Capitalism will disrupt healthcare complacency, drive innovation

Creative thinking and financial competition can help drive innovative change in the U.S. healthcare system, James Hamblin wrote in a piece in The Atlantic.

Hamblin recounted moderating a panel discussion with Jonathan Bush, CEO of AthenaHealth; Toby Cosgrove, CEO of the Cleveland Clinic; Rushika Fernandopulle, CEO of Iora Health; and Dena Bravata, CMO of Castlight Health. For Bush, healthcare is a business, plain and simple--selling a product people want at a price they're willing to pay, according to the article.

Like any capitalist venture, the healthcare system must fail in order for people to innovate and reinvent the status quo, Hamblin writes. At Iora Health, the small company tries to fix healthcare from the bottom up, paying physicians a fixed fee for what they do, which allows them to care for a population and keep them healthy, said Fernandopulle. Each patient gets a health coach who reaches out through email and video chat to follow-up on care.

Cosgrove emphasized the importance of specialty medicine, and moving patients to expert physicians rather than to sub-specialized experts everywhere, according to the article. He also said America had too many hospitals and the future of healthcare is outside of those facilities.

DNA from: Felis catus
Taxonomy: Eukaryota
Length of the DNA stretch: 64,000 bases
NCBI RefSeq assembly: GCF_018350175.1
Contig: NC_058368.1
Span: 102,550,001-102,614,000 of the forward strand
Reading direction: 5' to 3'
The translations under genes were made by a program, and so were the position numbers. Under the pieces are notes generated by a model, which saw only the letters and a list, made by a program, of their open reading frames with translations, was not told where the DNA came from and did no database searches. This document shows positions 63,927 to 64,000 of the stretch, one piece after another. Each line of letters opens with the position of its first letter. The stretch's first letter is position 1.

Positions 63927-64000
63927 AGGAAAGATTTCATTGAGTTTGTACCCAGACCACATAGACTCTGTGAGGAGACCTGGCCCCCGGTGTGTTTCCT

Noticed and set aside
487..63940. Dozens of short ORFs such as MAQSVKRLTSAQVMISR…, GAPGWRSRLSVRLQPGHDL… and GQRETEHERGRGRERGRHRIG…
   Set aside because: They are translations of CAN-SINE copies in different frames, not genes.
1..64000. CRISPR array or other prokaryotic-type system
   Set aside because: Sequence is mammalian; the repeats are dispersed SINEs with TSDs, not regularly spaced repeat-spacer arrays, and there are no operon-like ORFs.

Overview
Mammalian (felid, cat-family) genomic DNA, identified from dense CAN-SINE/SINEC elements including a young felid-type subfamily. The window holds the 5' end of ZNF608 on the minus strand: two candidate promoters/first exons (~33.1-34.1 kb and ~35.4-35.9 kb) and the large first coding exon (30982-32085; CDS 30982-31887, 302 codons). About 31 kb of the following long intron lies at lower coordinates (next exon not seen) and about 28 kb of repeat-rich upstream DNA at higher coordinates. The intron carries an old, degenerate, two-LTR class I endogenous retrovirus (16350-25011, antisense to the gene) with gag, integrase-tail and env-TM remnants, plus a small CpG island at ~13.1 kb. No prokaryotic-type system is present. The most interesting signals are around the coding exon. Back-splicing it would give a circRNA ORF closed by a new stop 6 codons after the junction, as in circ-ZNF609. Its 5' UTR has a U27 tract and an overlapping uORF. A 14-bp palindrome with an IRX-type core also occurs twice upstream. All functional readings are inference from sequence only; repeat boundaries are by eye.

When large hospitals overcharge for basic procedures, they create inefficiency, complacency and maintain the status quo, and using outdated technology like pagers drives customers to a more tech savvy group like Iora Health, Bush said. And despite demand from patients for more attention, doctors spend minimal time on face-to-face interaction with them, leaving them wanting something more.

It's up to entrepreneurs and healthcare disrupters to create alternative solutions to their own care, Bush argued. For example, if someone wanted to start their own MRI business that cost them $25,000 a month, they could break even by charging $28 per MRI if they did three scans an hour, 12 hours a day. Massachusetts General Hospital bills the same procedure to an insured patient for $5,315.

Another healthcare innovation is how hospitals and health systems use health information technology to streamline care and tackle waste and spending, Naomi Allen, vice president of strategic alliances at Castlight Health, said at the inaugural Castlight Enterprise Healthcare Cloud Summit in New York City, Forbes reported.

Healthcare quality is also crucial in transforming the care system, panelists at the event agreed. How both providers and patients use health IT to measure quality and make informed decisions will have huge implications in the future, according to the article. 

To learn more:
- here's The Atlantic article 
- read the Forbes piece

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